Without 'users', if you just want a simple list of who's logged in, you have to run "w" or "who" and pipe it through awk, or cut or sed or whatever to extract the one piece of information you actually wanted. Well, your cpu may need the exercise, and we don't want sed, awk and cut to never get any attention (commands get rusty if not used frequently), but "users" is just what it says: folks logged in, only folks logged in, no extra info. If somebody is logged in more than once, you'll get them listed that many times. Nothing more to see folks, move along quietly.
I lied. There is more to it. It can actually take an optional argument, which is the name of a file it should read instead of the default /var/run/utmp. If you did "users /var/log/wtmp", you would (usually) get much more output - each name would be listed as many times as it had records in wtmp. I'm not sure how useful that would be, but there it is. You also might have, for reasons you choose not to discuss, copied utmp somewhere at some particular point in time and might run "users" with that file as its argument. Why? I don't know, you're the one who copied utmp!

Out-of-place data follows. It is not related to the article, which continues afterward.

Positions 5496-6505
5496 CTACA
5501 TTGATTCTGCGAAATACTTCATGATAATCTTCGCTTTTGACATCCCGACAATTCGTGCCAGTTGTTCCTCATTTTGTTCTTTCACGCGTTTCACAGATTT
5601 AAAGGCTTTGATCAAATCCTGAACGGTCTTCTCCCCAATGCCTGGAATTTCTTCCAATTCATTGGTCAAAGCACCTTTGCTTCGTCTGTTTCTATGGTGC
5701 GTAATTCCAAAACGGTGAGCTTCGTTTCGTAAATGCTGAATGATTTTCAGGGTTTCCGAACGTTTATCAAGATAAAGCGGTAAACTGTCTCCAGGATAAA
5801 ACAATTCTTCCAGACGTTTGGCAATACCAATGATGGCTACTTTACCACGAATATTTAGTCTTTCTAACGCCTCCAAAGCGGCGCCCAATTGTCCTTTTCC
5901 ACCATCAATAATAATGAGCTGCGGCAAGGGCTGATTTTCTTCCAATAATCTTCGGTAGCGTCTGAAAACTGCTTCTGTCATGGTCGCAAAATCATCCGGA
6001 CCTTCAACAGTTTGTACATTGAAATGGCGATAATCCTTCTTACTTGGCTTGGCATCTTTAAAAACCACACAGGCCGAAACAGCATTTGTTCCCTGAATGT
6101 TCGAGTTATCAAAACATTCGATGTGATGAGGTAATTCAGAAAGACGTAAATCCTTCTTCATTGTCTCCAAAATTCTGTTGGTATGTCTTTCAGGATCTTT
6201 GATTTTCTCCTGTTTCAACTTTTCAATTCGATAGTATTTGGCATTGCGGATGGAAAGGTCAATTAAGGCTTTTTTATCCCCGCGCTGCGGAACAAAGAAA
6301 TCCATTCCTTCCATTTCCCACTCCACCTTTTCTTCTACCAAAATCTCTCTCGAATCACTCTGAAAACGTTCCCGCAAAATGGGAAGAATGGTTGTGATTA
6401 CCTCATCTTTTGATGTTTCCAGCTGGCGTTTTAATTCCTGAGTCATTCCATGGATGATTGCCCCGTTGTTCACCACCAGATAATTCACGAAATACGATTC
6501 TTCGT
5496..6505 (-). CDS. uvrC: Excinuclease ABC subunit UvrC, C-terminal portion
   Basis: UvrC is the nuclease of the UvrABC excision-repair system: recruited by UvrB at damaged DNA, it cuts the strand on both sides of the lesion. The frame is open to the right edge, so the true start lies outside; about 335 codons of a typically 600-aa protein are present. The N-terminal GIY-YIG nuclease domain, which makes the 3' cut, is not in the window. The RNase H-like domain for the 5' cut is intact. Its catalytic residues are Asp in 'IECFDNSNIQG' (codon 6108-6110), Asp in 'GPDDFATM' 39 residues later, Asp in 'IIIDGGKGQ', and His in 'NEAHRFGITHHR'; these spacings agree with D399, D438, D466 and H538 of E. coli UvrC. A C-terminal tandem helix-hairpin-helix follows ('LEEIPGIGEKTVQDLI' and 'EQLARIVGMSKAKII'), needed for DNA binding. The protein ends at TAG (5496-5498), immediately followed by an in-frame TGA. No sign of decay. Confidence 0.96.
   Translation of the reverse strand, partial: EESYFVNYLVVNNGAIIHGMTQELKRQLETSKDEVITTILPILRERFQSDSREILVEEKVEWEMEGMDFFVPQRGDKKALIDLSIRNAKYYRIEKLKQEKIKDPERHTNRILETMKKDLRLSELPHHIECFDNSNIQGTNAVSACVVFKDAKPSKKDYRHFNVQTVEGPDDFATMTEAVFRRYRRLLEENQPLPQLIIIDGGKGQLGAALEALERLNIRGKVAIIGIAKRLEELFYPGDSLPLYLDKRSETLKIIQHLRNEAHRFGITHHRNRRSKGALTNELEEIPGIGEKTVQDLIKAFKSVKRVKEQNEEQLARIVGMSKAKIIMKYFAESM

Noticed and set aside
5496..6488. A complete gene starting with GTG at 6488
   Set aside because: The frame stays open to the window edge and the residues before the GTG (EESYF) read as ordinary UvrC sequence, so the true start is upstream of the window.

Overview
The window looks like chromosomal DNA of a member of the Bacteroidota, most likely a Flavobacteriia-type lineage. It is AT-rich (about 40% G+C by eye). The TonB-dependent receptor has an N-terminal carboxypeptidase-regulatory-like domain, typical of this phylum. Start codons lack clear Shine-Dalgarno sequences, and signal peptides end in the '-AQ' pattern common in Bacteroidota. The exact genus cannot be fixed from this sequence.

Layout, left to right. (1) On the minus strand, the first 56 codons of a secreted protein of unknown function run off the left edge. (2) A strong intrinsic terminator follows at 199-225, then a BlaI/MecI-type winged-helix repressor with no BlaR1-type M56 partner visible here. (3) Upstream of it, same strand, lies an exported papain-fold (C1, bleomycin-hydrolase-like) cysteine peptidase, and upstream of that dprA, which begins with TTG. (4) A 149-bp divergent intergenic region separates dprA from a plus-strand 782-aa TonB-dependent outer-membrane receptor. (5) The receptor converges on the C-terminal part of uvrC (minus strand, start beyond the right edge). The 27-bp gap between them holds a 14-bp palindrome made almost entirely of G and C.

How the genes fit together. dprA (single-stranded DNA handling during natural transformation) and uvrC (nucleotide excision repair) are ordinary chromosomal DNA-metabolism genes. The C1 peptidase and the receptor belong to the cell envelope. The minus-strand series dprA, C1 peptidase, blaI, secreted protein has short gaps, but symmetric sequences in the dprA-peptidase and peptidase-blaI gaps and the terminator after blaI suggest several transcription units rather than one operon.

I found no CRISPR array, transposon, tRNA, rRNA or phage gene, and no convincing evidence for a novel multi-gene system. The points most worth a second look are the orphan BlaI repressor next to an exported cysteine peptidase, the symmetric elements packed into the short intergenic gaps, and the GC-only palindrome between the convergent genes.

But that's all there is to it. Really. Oh, OK, fine, there's a --version argument and --help. Sheesh, like that matters.
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More Articles by Tony Lawrence © 2012-07-17 Tony Lawrence
Security is mostly a superstition. It does not exist in nature, nor do the children of men as a whole experience it. Avoiding danger is no safer in the long run than outright exposure. Life is either a daring adventure, or nothing. (Helen Keller)